Saturday, September 1, 2012


If you are a regular reader you will have come to the realization I am a cribbage fan, and not just the original game of 1630's vintage but many of the variants which have sprung up over the years.
Mastermind Ultimate Cribbage (MUC) is one of those variants, and a more recent one at that. The game was self-published in 2009, coming from the design trio of Phil Martens, Al Oller, and Bob Ramola.
The rules for MUC suggest the game "preserves the integrity of classic cribbage yet adds significantly more fun and challenging possibilities with over 13-times as many cribbage hand combinations."
The game manages the additional combinations by adding 11 cards (six different ones) to the standard 52-card deck which comes with the game, meaning you are playing with a deck of 63. You can pull the special cards to play traditional cribbage.
The 'Zero Card' is one such card with a couple of in-game possibilities, including from the ruleset, "when someone plays a card for a 15 or 31 during pegging, play the Zero-Card next to collect an additional two points for the 15 or 31."
A 'Super-Ace' pairs every ace. "You can use a Super-Ace as a high ace for a run of queen, king and Super-Ace for both counting and pegging. The Super-Ace can be played as 1 or 11 during pegging."
The 'Super-Wild' is a wild card with one extra feature. It can be played during pegging as one face value and counted as another. You can play a Super-Wild as a seven during pegging and use it as a five during counting."
The additional cards are reminiscent of Chicago Cribbage although that cribbage variant uses cards outside the main deck to affect changes.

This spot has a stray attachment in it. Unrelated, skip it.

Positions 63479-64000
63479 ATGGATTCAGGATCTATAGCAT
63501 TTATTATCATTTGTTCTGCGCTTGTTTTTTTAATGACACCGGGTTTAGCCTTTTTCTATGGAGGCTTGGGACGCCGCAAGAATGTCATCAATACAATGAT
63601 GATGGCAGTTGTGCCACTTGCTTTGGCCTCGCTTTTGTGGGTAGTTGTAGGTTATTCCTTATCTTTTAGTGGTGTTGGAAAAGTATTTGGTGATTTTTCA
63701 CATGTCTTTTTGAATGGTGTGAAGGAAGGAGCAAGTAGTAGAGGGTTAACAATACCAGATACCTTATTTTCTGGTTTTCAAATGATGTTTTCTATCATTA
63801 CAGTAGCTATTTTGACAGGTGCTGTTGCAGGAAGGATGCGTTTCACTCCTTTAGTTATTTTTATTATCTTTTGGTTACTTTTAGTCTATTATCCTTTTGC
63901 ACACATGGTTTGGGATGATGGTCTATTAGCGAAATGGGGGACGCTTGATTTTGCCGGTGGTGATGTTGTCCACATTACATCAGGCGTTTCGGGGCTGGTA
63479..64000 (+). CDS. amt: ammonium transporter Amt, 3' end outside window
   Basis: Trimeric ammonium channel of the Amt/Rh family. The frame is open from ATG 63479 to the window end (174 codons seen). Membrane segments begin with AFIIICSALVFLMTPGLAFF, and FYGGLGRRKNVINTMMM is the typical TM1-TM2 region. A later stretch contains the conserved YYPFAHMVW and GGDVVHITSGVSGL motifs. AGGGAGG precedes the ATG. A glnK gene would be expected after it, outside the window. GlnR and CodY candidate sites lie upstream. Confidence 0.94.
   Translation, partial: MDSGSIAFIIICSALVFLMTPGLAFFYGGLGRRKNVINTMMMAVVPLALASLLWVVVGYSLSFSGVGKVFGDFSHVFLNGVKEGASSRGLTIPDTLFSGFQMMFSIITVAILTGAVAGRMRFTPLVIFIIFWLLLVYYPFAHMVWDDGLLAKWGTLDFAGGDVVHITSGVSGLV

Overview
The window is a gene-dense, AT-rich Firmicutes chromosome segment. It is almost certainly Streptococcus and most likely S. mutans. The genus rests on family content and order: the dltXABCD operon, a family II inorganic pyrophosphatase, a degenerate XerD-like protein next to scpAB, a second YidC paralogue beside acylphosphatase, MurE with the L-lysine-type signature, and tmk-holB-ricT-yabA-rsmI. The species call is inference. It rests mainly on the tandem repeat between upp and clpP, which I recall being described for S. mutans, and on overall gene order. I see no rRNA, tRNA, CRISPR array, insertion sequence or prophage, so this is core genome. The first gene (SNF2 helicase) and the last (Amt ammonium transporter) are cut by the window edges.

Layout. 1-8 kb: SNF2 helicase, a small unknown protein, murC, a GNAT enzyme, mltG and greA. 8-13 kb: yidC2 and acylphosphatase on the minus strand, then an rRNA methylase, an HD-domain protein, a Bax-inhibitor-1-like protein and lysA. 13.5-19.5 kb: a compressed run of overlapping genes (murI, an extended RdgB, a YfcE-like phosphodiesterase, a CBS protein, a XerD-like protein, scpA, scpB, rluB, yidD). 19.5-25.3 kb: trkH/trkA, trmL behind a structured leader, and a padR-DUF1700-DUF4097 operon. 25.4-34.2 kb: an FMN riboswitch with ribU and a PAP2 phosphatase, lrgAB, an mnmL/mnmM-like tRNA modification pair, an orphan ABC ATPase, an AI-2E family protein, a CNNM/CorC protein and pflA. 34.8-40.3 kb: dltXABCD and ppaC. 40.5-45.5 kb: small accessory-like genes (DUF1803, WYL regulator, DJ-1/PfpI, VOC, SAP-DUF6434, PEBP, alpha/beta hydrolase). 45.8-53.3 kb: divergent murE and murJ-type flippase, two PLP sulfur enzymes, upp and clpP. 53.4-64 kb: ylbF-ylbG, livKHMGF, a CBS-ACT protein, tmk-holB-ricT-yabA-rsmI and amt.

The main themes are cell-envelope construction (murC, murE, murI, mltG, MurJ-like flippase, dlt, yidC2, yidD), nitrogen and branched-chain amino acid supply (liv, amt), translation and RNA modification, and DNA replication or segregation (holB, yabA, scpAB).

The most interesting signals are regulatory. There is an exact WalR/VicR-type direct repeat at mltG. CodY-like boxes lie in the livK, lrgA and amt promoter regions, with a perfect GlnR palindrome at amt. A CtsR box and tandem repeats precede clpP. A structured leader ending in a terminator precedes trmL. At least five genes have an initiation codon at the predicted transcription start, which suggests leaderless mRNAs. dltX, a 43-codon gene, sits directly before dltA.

In the case of MUC the game plays more traditionally, although the new cards add what traditionalists will see as more chaotic play.
Of course by their nature a variant is supposed to offer something different for game players and MUC certainly does that.
It comes with a with three track options, two players can travel a 181 space track, with three traversing 141 and four going the traditional 121.
The board is solidly made, and the cards standard in quality. The downside is once the deck gets weathered, you can't just buy another deck at the dollar store. With that in mind you might want to put the deck into sleeves to help them last.
Overall this is a cribbage variant that offers enough new to be recommended.
I have to say coupling MUC with the aforementioned Chicago Cribbage cards, and playing on a Crib Wars board could turn the game into a virtual cribbage marathon of craziness.
Check the game out at 
If anyone is interested in this game, or other boardgames feel free to contact
-- Review appeared in Yorkton This Week newspaper May 9, 2012 - Yorkton, SK. Canada

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